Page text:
Book Review: Three Thought-Provoking Stories for the Winter Season

Book+Review%3A+Three+Thought-Provoking+Stories+for+the+Winter+Season

Alexa Swanstrom

Aashna Shah, Staff Writer

Winter is almost upon us, which means it’s the perfect time to get cozy with a brand new book. If you are on the prowl for some books to keep you company this season, these novels will hopefully provide some magic for your mind and soul as we all experience our first winter in a pandemic. These three books hold a special place in my heart. I hope they provide you with new insight on the natural world and I hope you enjoy them as much as I have.

The Overstory by Richard Powers

This book has received the Pulitzer Prize for fiction and has rapidly grown to fame since it was published in 2018. Through a series of short fictional stories, each centering around trees in some way, Powers conveys that trees are the silent historians of the world, documenting every story in their widening rings. Each story provides a unique perspective, giving the reader multiple points of view with which to relate and connect. The trees from each story form a canopy as Powers intricately weaves these them together, rooting them all through the same foundation. This novel breathes animation and life into trees in a way I had never before experienced. It’s almost as if this book unveiled a metaphorical heartbeat within trees. I started noticing their intricacies and their unique facets more — the complexities I couldn’t even begin to comprehend. I began to feel their presence and notice how they were always listening, inscribing their observations in their growth over years. This book is as captivating as most fictional novels while rooting me to the earth and awakening a connection in me that I had forgotten.

Braiding Sweetgrass by Robin Wall Kimmerer

This novel also offers a unique perspective and brought to light a lot of biases I didn’t realize I had. Kimmerer is a botanist as well as a citizen of the Potawatomi Nation. Each chapter explores a different topic in which Kimmerer seeks to explain her perspective through a culmination of personal experience, indigenous knowledge and science. Most of the novel focuses on the theme of mutualism — where we balance what we take from the land with what we give to the land. Kimmerer views the land as a living entity rather than a tool for human profit. I was surprised to find that a lot of the perspectives she presented felt very foreign to me, even though I try to live a life that is respectful to nature and focuses on conservation. It made me realize that I am more entrenched in a Western view of the world than I realized. I was also shocked to see that, even though I identify as agnostic, I am entrenched in some Christian perspectives as well. She sets the tone for the novel by discussing the origin story for her tribe and compares that to the origin story of Christianity. This introduction initiates the unweaving of the reader’s mind from very prevalent Western influences. This novel makes you ponder how something as subtle as the grammar of a language can impact how you view the world. This novel has made me question what aspects underlie my perspective of the world and has opened my eyes to a new way of knowing that can hopefully find a balance with my current perspective.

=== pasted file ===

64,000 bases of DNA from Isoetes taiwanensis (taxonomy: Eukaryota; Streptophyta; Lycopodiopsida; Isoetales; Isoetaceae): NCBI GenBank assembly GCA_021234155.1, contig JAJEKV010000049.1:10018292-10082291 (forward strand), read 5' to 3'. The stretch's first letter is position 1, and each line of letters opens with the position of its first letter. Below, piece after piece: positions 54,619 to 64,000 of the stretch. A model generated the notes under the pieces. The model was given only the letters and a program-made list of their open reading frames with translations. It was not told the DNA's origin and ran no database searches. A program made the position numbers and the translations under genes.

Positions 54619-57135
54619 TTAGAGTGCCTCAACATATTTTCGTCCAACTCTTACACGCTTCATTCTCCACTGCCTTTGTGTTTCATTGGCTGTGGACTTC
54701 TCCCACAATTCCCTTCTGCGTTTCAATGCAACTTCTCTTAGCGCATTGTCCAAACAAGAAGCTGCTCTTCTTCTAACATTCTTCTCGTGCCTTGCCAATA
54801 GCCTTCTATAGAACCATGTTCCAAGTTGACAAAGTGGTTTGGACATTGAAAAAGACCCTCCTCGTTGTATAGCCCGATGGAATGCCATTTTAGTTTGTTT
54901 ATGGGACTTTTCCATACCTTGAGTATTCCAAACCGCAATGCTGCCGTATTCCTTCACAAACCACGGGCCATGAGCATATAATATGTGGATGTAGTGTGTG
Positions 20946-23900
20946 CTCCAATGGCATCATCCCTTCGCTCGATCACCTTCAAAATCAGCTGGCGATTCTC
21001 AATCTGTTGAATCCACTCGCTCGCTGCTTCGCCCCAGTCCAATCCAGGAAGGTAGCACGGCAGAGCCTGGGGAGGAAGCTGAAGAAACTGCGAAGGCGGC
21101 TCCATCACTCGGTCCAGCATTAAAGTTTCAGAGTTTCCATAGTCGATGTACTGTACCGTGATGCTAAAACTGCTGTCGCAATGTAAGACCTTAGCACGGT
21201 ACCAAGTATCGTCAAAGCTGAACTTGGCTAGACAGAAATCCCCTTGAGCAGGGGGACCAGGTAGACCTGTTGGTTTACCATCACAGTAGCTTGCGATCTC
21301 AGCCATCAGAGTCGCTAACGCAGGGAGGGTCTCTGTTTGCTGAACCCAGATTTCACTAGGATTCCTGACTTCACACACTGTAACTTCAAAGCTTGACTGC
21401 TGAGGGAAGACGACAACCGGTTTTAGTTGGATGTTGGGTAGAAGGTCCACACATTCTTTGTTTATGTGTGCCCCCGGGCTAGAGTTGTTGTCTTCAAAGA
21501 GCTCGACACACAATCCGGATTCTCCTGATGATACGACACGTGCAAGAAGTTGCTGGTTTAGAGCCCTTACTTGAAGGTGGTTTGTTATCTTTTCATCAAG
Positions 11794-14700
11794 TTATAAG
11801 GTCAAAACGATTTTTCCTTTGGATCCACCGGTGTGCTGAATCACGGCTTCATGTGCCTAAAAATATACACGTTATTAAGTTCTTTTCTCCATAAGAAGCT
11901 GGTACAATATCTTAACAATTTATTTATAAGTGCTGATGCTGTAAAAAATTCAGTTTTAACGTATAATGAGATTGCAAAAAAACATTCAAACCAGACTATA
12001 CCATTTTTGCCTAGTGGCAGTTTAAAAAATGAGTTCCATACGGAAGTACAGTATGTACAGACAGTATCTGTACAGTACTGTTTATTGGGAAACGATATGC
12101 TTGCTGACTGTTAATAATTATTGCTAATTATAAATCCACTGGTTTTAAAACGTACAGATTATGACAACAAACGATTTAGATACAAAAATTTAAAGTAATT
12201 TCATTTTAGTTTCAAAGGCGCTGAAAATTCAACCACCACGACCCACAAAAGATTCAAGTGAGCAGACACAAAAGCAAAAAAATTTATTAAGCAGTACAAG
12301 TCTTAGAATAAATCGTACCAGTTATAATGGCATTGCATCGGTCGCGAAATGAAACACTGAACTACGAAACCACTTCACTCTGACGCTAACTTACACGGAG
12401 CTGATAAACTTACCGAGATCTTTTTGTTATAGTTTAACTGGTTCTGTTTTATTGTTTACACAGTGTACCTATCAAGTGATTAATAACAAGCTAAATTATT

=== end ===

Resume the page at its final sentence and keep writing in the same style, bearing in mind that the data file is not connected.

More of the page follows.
Desert Cabal: A New Season in the Wilderness by Amy Irvine

Edward Abbey is known for his writings about the desert, specifically in the novel Desert Solitaire. He has been praised for his beautiful imagery and the intricate way he describes the desert, as well as his ability to just generally romanticize the desert. Abbey presents the desert as the Wild West, complete with the image of himself as a rugged cowboy. While I do think that Abbey can be a beautiful writer, I also believe there is a lot that is inherently wrong with many of his perspectives on topics such as land management and desert recreation. I think his writing often conveys a tone of arrogance and possessiveness of the land. Desert Cabal is a critique of Desert Solitaire. Irvine takes the ideas that Abbey posed fifty years ago and builds on some while pointing out the flaws in others. She points out the dangers of romanticizing the wilderness as Abbey did. Abbey turned the desert into an object of exclusivity and romanticized that aspect, stating on multiple occasions his distaste for humans recreating in the desert. Irvine points out the flaws in this logic and shows that idealizing a place for being exclusive is a form of possession that diminishes and disrespects the wilderness of the desert. Humans need to be immersed and exposed to these places to gain an appreciation for them and be willing to fight for them. I know a lot of people idolize Abbey and his way of thinking. I myself did not realize a lot of the flaws present in Desert Solitaire until I read Irvine’s book. Desert Cabal challenged me to unveil the ways that I unhealthily romanticize the desert and the wilderness and has helped me shift my perspective towards one I believe is more respectful towards nature and values, introducing more people to outdoor spaces.